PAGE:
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Abstract

Camillo Boito (1836 1914) was one of the founding figures of modern Italian conservation. In this key text, originally titled I restauri in architettura, published in Questioni pratiche di belle arti, restauri, concorsi, legislazione, professione, insegnamento (1893), Boito lays out a theory of conservation that rejects the clear dichotomy between stylistic restoration and conservation. From the dialectic, Boito s own theory of preservation emerges: a critical philological approach that distinguishes between layers of intervention in order to keep all authentic historical layers of a building intact.

1. Camillo Boito (1836–1914) photographed in 1880. Photograph by Studio Artico, Monza.
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Camillo Boito (1836–1914) photographed in 1880. Photograph by Studio Artico, Monza.

[End Page 68]

Camillo Boito (1836–1914) was one of the founding figures of modern Italian conservation, yet his writings on conservation were never translated into English and he is little known outside his native country. In this key text, originally titled "I restauri in architettura," published in Questioni pratiche di belle arti, restauri, concorsi, legislazione, professione, insegnamento (1893),1 Boito lays out a theory of conservation that rejects the dualism between the stylistic restoration school of Viollet-Le-Duc and the pure conservation school of John Ruskin and the Society for the Protection of Ancient Buildings. The text is organized as a Socratic dialogue between preservationists, which exposes the absurdity of rigid adherence to either perspective. From the dialectic, Boito's own approach emerges as a synthesis of elements from both schools. He summarizes his theory in seven points at the conclusion, advocating a critical philological approach that distinguishes between layers of intervention in order to present the historical structuring of buildings in their material authenticity. Boito's theory recognized that any intervention is necessarily based on value judgments. To that end he asked that preservationists question their own prejudices when handling the material remains of the past. Boito taught architecture at both the Accademia di Belle Arti di Brera and the Politecnica di Milano (both in Milan) from the mid-1860s until shortly before his death. Also a figure of some literary renown, Boito was one of the principal authors of the Carta Italiana del Restauro (1883), which absorbed his principles into official Italian preservation practice. His influence can also be felt in two major preservation documents of the twentieth century, the Athens Charter (1931) and the Venice Charter (1964).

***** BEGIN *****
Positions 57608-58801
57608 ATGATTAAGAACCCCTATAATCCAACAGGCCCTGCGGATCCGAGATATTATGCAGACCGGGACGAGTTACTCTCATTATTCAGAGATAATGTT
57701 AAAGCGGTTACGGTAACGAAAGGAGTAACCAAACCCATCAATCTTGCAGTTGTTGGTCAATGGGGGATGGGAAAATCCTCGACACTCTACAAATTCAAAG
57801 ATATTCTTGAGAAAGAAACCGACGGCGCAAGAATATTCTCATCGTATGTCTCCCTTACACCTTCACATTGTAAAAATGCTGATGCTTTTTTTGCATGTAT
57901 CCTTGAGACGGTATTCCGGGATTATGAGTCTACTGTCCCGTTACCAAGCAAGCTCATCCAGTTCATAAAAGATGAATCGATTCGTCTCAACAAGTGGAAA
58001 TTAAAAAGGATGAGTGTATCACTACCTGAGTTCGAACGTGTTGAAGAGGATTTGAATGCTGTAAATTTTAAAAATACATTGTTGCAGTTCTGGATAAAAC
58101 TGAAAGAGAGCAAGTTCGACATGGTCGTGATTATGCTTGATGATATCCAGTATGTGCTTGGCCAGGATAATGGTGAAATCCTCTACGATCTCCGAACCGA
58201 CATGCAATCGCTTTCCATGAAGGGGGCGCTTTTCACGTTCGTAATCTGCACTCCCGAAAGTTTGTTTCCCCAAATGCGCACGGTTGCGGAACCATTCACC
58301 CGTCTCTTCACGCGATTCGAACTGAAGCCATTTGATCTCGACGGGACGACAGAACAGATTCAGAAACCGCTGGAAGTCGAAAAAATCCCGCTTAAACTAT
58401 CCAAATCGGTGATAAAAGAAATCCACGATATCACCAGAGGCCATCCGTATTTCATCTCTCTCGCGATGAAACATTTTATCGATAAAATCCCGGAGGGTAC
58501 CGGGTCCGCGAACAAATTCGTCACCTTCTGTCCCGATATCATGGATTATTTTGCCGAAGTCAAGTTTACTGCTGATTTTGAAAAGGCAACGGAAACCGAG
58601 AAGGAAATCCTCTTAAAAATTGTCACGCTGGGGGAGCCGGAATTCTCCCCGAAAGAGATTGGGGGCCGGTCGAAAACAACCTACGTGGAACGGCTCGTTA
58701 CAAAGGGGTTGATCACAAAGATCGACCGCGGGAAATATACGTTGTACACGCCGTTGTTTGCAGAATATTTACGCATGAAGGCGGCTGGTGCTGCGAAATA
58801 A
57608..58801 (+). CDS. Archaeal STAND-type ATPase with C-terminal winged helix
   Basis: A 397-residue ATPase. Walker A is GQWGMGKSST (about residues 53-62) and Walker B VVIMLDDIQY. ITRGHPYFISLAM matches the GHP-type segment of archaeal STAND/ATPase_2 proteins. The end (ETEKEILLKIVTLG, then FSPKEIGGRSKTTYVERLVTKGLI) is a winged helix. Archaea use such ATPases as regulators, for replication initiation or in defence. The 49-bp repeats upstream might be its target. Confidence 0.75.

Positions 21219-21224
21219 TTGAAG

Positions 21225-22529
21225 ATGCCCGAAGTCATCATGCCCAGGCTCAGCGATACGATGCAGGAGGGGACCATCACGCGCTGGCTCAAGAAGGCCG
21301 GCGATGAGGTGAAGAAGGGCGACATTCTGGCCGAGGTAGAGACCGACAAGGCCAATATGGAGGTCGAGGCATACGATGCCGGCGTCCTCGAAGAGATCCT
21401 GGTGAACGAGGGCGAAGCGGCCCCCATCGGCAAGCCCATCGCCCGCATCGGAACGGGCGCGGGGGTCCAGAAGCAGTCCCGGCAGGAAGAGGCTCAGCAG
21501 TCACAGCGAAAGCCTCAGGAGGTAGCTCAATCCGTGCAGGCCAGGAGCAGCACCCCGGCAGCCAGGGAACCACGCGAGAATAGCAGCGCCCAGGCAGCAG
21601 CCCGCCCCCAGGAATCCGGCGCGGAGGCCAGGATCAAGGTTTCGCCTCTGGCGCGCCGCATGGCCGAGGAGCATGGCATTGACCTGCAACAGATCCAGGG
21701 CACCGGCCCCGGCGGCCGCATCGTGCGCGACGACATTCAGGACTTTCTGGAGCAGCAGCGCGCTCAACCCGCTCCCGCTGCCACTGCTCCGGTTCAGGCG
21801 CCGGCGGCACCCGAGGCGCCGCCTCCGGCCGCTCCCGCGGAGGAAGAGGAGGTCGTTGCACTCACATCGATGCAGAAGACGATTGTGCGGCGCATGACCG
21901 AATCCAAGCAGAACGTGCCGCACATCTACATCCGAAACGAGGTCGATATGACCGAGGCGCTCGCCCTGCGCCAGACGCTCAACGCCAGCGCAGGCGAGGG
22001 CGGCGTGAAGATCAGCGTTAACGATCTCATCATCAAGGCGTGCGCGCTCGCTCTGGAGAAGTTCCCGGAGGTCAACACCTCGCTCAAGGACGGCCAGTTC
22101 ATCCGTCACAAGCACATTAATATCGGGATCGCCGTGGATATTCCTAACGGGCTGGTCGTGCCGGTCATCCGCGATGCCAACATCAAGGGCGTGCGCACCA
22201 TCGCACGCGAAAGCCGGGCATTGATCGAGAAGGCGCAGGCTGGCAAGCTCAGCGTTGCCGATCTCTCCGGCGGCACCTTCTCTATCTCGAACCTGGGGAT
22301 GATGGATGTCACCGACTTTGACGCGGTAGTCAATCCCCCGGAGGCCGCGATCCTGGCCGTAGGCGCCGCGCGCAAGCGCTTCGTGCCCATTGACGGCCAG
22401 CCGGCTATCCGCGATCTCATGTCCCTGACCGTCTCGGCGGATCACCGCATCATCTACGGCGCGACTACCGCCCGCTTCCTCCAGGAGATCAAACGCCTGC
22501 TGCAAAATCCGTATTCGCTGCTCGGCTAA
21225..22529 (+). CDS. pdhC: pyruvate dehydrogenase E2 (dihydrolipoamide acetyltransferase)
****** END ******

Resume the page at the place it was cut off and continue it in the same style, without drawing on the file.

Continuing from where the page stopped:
—We could append, as an epigraph to our dialogue, a Chinese saying: It is a shame to deceive our contemporaries; it is an even bigger shame to deceive posterity.

—Really? It seems to me, instead, that the greatest skill in restoring an old monument consists indeed in arranging it so that the new seems ancient, so that ancient and new are indistinguishable. I remember the definition of Viollet-le-Duc . . .

—Let's leave the French aside.

—And who would you rather quote, if not the great French historian and legislator of architecture, praised as such even [End Page 69] in other countries and above all in Italy? To restore a building is to reestablish it to a complete state, which may never have existed at any particular moment.2 He followed this maxim in his restorations of the walls of Carcassonne, of the castle of Pierrefonds, and of other famous monuments, and he was much praised.

—Let's leave the French aside, I repeat. In the past ten or twelve years the theory of restoration has changed a lot.

—Is there anything nowadays that enjoys the praise of everybody and does not change a lot? The point is to have so much critical insight and such vast knowledge so as to do as Viollet-le-Duc did when he dealt with a monument: put oneself in the shoes of the old architect and imagine what the gentleman would do if he came back today on our mortal earth and was asked to solve the new problem of completion or restoration of his building. To suppose what he would do, if he came back to the world . . . 3

—To evoke the spirit of Bramante, of Arnolfo, of the Comacine masters, of the monks of the Middle Ages, of a hundred other craftsmen, does this seem little to you? To relive in their time, in their soul, in their genius! To adopt their virtues, and even their defects! The defects—not really, it seems, since Viollet-le-Duc tended to correct them. You may remember the great architectural battle for the climbing arches, or flying buttresses, as someone calls them, of the cathedral of Evreux. There were two series of arches, superimposed: only one in each crossing was built, changing the form of the buttresses, of the pinnacles, of the spires; and the official report of your revered legislator said: It would be puerile to reproduce an arrangement so eminently vicious.4 It's natural. In forcedly thrusting the spirit of the ancient architect into the head of the modern architect, the former adapts to the circumlocutions of the new mind, and the resulting work is neither ancient nor modern. Do you want me to say it openly? When the restorations are carried out with the theory of Mr. Viollet-le-Duc, which can be called the romantic theory of restoration, a theory that until the day before yesterday was universal and nevertheless is followed by many, indeed even by most in Italy, I prefer badly made restorations to well-made ones. Whereas those, by virtue of their beneficial ignorance, let me distinguish clearly the ancient from the modern part, these, with admirable science and cunning, by making the new appear ancient, put me in such a fierce perplexity of judgment that the pleasure of contemplating the monument disappears and studying it becomes a most fastidious labor.